Ten Tips for Making Great Photo Greeting Cards for the Holidays
By Tom Grimm and Michele Grimm,
Authors of The Basic Book of Digital Photography: How to Shoot, Enhance, and Share Your Digital Pictures
If you want your family's photo greeting card to impress your friends this holiday season, here are 10 helpful suggestions from professional photographers Michele and Tom Grimm, authors of a brand new handbook, The Basic Book of Digital Photography.
1. Plan Ahead. Eye-catching photos take some thought, so envision the card you want to send before you take any pictures. Pick a setting with an uncluttered background. Decide what type of clothes to wear (causal or dress-up?) and what colors might be appropriate (red and green will enhance a Christmas theme). If you want to shoot outdoors, consider the weather and the time of day for the best light. Cloudy or overcast days are perfect for portraits without shadows; avoid bright sunlight that causes people to squint.
2. Get Your Camera Ready. Be sure to install new or freshly-charged batteries so the camera won't stop working in the middle of your shooting session. Also check that there is room on the memory card to hold plenty of new exposures. And remember to carefully clean the camera lens of dust and fingerprints; use a microfiber lens cloth. For pictures of the best technical quality, adjust the camera's "image quality" and "image resolution" to their highest settings. Finally, make certain the "date/time" setting is turned off so those numbers won't appear on the front of your family and ruin every picture.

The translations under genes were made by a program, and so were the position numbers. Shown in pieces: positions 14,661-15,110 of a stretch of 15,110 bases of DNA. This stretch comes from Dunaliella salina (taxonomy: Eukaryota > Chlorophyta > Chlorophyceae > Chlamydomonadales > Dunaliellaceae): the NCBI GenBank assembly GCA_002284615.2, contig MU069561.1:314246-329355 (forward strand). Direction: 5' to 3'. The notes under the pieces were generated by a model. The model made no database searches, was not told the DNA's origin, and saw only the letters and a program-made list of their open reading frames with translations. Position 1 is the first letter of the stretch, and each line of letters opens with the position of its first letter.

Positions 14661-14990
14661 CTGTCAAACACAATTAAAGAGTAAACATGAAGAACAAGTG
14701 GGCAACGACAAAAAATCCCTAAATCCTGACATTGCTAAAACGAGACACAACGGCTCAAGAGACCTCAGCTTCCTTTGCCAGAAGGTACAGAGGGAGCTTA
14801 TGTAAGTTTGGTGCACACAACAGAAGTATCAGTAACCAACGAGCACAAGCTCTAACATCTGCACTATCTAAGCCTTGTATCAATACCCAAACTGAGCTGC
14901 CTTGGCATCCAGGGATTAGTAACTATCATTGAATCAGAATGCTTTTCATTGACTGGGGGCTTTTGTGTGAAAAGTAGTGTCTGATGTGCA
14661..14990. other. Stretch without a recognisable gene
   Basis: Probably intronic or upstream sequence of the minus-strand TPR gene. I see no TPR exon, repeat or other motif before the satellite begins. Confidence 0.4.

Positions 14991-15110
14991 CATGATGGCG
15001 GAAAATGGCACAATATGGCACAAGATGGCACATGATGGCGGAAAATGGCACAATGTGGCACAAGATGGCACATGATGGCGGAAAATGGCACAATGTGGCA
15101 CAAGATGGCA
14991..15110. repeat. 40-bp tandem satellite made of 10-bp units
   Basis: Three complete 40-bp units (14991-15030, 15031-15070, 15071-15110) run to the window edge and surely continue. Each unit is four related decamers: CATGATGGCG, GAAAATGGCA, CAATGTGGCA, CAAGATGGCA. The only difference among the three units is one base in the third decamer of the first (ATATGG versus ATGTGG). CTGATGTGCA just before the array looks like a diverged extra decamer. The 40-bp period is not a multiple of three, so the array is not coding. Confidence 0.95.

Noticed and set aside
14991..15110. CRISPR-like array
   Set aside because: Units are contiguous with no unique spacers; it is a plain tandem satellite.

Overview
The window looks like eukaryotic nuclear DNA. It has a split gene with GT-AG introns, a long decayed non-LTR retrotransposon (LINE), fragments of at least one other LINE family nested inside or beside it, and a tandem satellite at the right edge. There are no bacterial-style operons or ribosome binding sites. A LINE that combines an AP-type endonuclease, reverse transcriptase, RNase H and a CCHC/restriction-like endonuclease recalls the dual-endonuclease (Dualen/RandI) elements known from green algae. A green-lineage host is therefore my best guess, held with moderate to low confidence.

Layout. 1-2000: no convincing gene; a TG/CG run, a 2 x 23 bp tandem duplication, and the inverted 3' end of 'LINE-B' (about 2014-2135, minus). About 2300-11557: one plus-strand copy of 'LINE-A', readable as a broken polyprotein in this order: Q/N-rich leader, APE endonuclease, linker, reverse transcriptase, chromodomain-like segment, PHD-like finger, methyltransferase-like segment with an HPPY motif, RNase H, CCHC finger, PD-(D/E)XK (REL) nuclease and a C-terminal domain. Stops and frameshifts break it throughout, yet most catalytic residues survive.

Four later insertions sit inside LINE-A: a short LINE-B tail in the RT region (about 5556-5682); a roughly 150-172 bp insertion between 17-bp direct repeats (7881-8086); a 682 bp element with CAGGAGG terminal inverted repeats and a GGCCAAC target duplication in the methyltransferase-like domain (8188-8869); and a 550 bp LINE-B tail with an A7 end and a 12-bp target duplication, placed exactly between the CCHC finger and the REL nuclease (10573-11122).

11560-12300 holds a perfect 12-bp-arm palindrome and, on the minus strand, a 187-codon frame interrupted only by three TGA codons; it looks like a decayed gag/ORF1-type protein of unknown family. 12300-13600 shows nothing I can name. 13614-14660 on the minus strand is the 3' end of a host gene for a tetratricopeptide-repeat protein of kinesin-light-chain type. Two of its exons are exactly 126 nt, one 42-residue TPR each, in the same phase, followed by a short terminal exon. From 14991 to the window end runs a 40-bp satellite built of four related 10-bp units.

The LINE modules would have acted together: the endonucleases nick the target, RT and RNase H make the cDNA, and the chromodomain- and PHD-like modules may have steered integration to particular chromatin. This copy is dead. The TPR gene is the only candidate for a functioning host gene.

3. Move in Close. Remember that friends mostly enjoy seeing the faces of your family and pets. Get close to them by moving the camera physically closer or adjusting the zoom lens to fill the viewfinder or LCD monitor with their faces. Aim the camera's autofocus target on the eyes; be careful it isn't pointed between the heads of people because the background will be in focus instead of the family's faces. Also, make sure there are no windows or mirrors in the background that are distracting or cause reflections, especially if you are shooting with flash.
4. Forget About Red-eye. If the sun is causing shadows on the faces of your family, or you are shooting indoors in dim light, we recommend using the camera's built-in flash or an external flash unit to provide "fill" light that illuminates your subjects more evenly. Avoid the "red-eye reduction" flash setting, if your camera offers it, because this makes a series of pre-flashes or a steady light that causes some people to blink or shut their eyes. "Red-eye," an annoying bright red spot occasionally seen in the pupils of the eyes, is easily eliminated later with your computer's image-editing software.
5. Use a Tripod, and a Friend. Put your camera on a tripod so it will remain in the same position after you compose the family picture. Recruit a friend to trip the shutter release instead of using a remote control or the self-timer to fire the camera yourself. Remind everyone to keep looking toward the camera and not glance away to see if the baby or dog is behaving; depend on your friend to snap the shutter when everybody looks their best.